Berninger is the sole member of the National not to read music or play any instruments. He draws on his design background in working with musicians, grasping for visual terms, or what he refers to as “art language,” to relay a mood. Scott Devendorf, who co-wrote “My Eyes Are T-Shirts” and played bass on his friend’s record, describes him as an “overall ideas” guy who would be more likely to say something needs to sound “blue or cloudy or woolly” than, “You need to play D minor and change the tempo to 133 bpm.”

Each of the National's eight albums has a distinct personality, and "Serpentine Prison" calls back to its country-tinged debut. The same "singer-songwritery" guys who influenced the band's early era — and Berninger's writing — also shaped Berninger's overall sensibility as an artist, Devendorf says, pointing to "that talk-singing thing."

"He was always a fan of the singers who had great lyrics but weren't known for their amazing voices, more like the emotion and rawness to them," Devendorf adds.

Berninger talk-sings throughout his solo record, narrating free-associative thoughts from the nostalgic corner of his brain. Central to his writing is the question of what it means to belong, whether with a person or in a certain place (which can also mean exploring the feeling of drifting away, as he does in the National's hit "Bloodbuzz Ohio").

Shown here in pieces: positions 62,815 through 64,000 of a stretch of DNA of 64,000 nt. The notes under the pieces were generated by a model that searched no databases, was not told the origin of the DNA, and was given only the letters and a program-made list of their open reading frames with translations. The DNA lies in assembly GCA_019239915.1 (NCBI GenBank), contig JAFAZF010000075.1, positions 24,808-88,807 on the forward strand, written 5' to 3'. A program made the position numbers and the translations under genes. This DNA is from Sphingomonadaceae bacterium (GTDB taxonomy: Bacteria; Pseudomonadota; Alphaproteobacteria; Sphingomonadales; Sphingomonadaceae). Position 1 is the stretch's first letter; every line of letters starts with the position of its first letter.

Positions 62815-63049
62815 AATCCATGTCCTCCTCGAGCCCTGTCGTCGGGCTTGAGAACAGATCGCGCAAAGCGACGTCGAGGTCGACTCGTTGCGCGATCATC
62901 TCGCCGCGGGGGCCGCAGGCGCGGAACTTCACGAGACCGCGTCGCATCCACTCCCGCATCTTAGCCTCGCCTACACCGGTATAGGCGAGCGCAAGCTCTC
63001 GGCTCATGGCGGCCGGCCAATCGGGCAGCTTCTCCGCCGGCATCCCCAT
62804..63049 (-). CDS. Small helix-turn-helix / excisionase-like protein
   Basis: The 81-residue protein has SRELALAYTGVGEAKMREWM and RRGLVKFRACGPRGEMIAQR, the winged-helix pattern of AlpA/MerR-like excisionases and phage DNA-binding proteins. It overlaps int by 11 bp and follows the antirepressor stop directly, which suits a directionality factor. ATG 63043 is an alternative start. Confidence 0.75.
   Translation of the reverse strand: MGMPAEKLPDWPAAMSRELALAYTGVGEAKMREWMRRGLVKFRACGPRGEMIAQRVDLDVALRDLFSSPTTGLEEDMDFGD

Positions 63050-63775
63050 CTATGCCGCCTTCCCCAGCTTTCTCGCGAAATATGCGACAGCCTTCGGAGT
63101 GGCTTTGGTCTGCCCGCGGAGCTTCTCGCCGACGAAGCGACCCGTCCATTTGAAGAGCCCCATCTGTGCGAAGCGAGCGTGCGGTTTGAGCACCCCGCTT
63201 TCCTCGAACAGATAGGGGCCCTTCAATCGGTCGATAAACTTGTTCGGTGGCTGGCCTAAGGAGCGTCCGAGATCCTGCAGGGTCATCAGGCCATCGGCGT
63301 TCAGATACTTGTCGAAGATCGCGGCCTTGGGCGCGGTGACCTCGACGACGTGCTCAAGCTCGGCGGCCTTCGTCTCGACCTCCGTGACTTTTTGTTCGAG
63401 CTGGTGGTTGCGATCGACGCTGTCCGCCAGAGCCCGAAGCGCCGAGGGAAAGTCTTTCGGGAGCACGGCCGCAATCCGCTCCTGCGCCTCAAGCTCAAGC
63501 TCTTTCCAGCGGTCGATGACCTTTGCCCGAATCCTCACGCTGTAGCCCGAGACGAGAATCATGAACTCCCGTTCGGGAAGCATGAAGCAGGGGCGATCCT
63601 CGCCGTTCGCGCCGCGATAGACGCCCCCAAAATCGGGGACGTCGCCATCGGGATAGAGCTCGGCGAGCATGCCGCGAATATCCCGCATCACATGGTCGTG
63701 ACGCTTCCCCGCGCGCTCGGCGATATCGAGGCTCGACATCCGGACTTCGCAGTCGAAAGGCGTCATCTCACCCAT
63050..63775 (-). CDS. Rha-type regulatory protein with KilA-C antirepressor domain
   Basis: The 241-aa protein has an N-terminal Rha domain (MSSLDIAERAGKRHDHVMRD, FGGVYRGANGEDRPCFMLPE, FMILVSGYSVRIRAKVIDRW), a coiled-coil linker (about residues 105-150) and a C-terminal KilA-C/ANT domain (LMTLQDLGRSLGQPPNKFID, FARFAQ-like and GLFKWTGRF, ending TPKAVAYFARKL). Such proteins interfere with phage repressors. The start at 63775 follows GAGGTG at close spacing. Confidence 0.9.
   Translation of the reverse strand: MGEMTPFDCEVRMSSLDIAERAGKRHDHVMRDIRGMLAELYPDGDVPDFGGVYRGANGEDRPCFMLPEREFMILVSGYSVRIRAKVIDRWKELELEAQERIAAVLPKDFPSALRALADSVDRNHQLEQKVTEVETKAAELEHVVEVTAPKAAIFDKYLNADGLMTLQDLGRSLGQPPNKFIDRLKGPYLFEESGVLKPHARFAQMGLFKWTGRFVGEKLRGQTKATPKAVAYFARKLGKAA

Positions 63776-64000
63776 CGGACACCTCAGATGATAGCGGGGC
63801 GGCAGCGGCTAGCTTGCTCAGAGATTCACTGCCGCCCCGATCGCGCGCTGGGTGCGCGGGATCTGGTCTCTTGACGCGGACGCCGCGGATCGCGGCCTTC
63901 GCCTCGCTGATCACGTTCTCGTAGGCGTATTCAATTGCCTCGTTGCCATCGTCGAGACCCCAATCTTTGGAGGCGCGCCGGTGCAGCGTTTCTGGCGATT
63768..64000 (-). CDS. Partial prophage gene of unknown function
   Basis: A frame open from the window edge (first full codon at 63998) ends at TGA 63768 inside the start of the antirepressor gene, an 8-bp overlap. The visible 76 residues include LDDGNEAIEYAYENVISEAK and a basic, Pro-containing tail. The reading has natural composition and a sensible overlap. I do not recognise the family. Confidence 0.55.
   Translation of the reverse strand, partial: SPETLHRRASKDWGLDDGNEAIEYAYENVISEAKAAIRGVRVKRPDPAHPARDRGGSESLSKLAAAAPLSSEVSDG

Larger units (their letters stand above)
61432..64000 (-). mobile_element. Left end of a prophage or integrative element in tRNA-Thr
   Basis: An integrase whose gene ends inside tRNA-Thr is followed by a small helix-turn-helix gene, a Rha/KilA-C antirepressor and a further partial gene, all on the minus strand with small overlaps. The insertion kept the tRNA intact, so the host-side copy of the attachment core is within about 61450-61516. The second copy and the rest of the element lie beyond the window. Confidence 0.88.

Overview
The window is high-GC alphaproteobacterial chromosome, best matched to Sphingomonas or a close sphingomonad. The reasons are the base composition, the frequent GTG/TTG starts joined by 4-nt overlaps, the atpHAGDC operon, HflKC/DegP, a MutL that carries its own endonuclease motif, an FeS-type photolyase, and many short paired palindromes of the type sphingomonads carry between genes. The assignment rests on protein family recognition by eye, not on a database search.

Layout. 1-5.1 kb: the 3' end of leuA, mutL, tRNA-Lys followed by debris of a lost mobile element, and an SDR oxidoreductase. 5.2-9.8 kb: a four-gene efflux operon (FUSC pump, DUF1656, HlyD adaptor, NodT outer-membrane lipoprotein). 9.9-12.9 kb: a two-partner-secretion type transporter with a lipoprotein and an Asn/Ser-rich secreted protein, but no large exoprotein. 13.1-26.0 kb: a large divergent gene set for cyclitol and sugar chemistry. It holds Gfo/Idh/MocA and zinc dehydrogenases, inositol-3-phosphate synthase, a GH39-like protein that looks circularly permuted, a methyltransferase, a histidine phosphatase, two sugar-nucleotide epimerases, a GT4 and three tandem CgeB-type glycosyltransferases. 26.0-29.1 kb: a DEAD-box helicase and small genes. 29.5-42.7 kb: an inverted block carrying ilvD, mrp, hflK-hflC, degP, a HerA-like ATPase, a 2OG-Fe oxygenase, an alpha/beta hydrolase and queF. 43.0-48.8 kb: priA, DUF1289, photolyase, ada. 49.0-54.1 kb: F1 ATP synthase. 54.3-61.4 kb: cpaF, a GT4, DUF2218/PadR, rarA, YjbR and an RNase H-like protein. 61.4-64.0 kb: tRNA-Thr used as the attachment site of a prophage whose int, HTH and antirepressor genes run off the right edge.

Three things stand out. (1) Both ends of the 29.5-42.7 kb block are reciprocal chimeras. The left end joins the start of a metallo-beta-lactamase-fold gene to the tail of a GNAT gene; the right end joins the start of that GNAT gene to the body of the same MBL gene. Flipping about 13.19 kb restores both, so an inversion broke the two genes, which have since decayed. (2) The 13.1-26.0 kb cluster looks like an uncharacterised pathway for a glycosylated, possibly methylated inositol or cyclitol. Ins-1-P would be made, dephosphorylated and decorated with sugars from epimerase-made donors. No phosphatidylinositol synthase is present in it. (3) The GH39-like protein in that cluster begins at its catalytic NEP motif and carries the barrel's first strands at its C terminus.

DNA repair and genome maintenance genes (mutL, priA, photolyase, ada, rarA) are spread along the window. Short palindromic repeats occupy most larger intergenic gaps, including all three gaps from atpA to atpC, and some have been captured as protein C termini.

Against the lulling backdrop of "Silver Springs," Berninger dreams of escaping from the Midwest to the Florida town where his family used to vacation. "All for Nothing" houses a subtle nod to the Indiana farm where his older cousins told him and his sister, Rachel, about a derailed train car filled with skeletons at the bottom of a nearby swimming hole.

"Just tell me there are swimming holes in outer space/ With train cars at the bottom/ Everyone's a passenger in this place/ Heaven's in the water," he sings.

Sitting in the garage, Berninger doesn't miss that transient feeling. He's perfectly content with avoiding airports and hotels, with cutting out catered food. He likes seeing his kid.

What he yearns for is the stage. He misses squinting through the beaming lights into a crowd of people mouthing his lyrics — and then diving into that crowd, "getting spit in my mouth and other people's tears in my eyes and vice versa."

"I miss smiles, you know?" he says. "It's a really euphoric place, performing. It's hard to do it over and over again, but I learned how to really love being onstage. It took me almost 20 years to start to really love it, and now I can't. But I will soon."